Literary Analysis: A Guide For Understanding Key Concepts in ENG300 by…
Literary Analysis: A Guide For Understanding Key Concepts in ENG300 by Matt Spencer
Metaphor / Simile
Metaphor: a figure of speech that associates two distinct things, without using "like" or "as"
Ezra Pound's "In A Station of the Metro"
Simile: a figure of speech that compares two distinct things by using words such as "like" or "as"
Atwood's "[you fit into me]"
The use of figurative language, often to express abstract ideas in a vivid and innovative way.
Bishop: "The Fish"
Voice: The manner of expression if the speaker in a literary work
Associations beyond a word's literal meaning
Comic / Rhetorical Form
Irony: Contradiction or incongruity between an appearance or expectation and reality
A statement that seems self-contradictory or nonsensical but may express an underlying truth
Keats's "Ode On a Grecian Urn"
Associated with 17th century metaphyiscal poetry; involves the use of paradox and imagery drawn from arcane sources;
Donne's "Valediction: Forbidden Mourning"
Metonymy: a figure of speech in which one thing is represented by another that is common and often physically associated with it
A lyric poem in which the speaker addresses a silent listener
Roethke, "My Last Duchess"
Format: Lyric poem that often consists of fourteen lines and follows a conventional rhyme scheme
Italian sonnets, "little songs"
English (Shakespearean) sonnets
Iambic Pentameter: A line of verse consisting of five metrical feet, the predominant length in English verse
Shakespeare: "Sonney 116"
Donne: "Holy Sonnets" 10 & 14
Sprung Rhythm: A type of meter which mimics the rhythm of speech, in which the stressed syllable in a line is constant but the unstressed syllables vary
Hopkins: "God's Grandeur"
The interconnectedness of texts, and the amalgamation of existing texts into new ones
Quoting other literature
Mimicry of style or theme
Borrowing from journals or newspapers
Writing or subverting the conventions of the time
A transitional period in which artists sought to liberate themselves from the conventions of Victorianism
Stream of consciousness
The continuous flow of past and present experience through the conscious mind; a narrative mode rendering an ongoing, subjective, often jumbled mental observation and commentary
Eliot's "The Love Song of J. Alfred Prufrock"
a man who sits around waiting for someone else to take action.
the modern city as a dirty place where people waste their time.
References to Marvell's "To His Coy Mistress"
Marvell's "To His Coy Mistress"
Protagonist / Antagonist
Protagonist: The main character in a work; sometimes the hero
A Streetcar Named Desire
Antagonist: Character pitted against the protagonist of a work; sometimes the villain
A Streetcar Named Desire
A Streetcar Named Desire
Drama: A serious literary work, usually intended for a performance before an audience
Naturalism: Detailed, detached, objective; depicting life as a struggle to survive and people as being at the mercy of biological and socioeconomic forces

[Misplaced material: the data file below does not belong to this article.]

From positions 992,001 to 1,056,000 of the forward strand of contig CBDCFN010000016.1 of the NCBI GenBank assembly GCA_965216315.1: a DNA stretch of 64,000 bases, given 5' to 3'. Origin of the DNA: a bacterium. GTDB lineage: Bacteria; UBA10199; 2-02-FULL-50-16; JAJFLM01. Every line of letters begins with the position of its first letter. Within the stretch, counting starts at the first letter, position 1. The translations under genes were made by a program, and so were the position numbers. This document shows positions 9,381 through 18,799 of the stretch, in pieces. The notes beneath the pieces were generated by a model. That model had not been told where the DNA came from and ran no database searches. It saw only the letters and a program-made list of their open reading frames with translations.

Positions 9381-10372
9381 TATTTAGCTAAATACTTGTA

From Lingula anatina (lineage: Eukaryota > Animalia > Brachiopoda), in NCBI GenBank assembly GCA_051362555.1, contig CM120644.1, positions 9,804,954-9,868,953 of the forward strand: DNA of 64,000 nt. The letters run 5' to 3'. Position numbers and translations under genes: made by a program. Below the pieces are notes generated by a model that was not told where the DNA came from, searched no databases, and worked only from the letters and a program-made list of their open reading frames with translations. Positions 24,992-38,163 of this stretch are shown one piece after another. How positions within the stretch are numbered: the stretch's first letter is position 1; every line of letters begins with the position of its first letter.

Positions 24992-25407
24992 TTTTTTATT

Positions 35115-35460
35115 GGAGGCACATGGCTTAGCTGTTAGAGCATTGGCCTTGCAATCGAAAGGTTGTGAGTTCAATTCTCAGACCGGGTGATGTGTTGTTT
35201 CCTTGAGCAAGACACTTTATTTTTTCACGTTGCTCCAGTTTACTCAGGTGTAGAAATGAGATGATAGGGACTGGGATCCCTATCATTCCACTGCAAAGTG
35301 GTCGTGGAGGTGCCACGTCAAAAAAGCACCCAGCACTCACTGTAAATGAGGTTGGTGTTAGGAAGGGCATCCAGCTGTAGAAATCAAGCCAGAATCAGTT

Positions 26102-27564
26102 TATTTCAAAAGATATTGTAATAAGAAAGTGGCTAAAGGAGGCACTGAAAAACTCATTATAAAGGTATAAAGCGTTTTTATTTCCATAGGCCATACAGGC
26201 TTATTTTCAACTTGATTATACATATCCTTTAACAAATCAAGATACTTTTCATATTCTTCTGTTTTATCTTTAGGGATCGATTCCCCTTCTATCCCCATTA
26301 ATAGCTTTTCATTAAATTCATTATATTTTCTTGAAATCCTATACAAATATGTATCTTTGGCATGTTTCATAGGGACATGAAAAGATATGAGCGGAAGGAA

Primitive man, violent
Tragedy: A serious and often somber drama that typically ends in disaster and focuses on a character who undergoes unexpected personal reversals
Theme: Hidden desires ultimately control the behavior of the characters in the play, often to tragic results
Desire for sexual dominance over the women in his life, rapes Blanche
The desire for a normal existence and family reversed by Stanley's rape of Blanche, which she must lie to herself about
Sanity shattered after being raped by Stanley
Losing grip on reality / self deception
Insanity, "jungle noises"
Style: The way in which a literary work is written, but can also apply to film
A Streetcar Named Desire (Film)
Changes in message via medium; what does the viewer focus on next?
Rape scene's depiction in film vs. play: alternative interpretations via director
The elements focused on via camera are different than seeing a stage in a theater
Narrator: A speaker whom through an author presents a narrative, often but not always a character in the work
Unreliable narrators: A narrator who cannot be trusted to tell the whole story objectively; they have some investment in the way the story is told
Point of View: The vantage point from which the narrative is told
Switching Point of View between Nelly and Lockwood changes the way in which the events of the story are relayed to the reader
Second Person (Rare)
Gothic; Victorian period: A genre characterized by a general mood of decay, suspense, and terror
Plot and Setting typically emphasized over character and characterization
Not the case in Bronte's work; she writes complex characters, and plenty of them
Embodied in Bronté's depiction of Heathcliff
Susan Meyer article: "Reverse Imperialism in Wuthering Heights"
Feminist perspective: Oppression of women in British society
Represented by the behavior of the two generations of Catherines
Lyn Pykett article: "Changing the Names: The Two Catherines"
Primitivism: A doctrine postulating that, though humans are essentially good, they have been corrupted by "civilization."
Billy Budd as "the Upright Barbarian"
Inherent evil in civilization
Claggart as pure evil
Nature vs. nature: The Nature of the earth versus the nature of man
Captain Vere as the law on the ship, the King's law
The chaos of the natural world battling the order and strict conduct of the military
Claggart's obsession with Billy Budd
The lack of female characters
The "Handsome Sailor" nickname
Herman Melville's own sexuality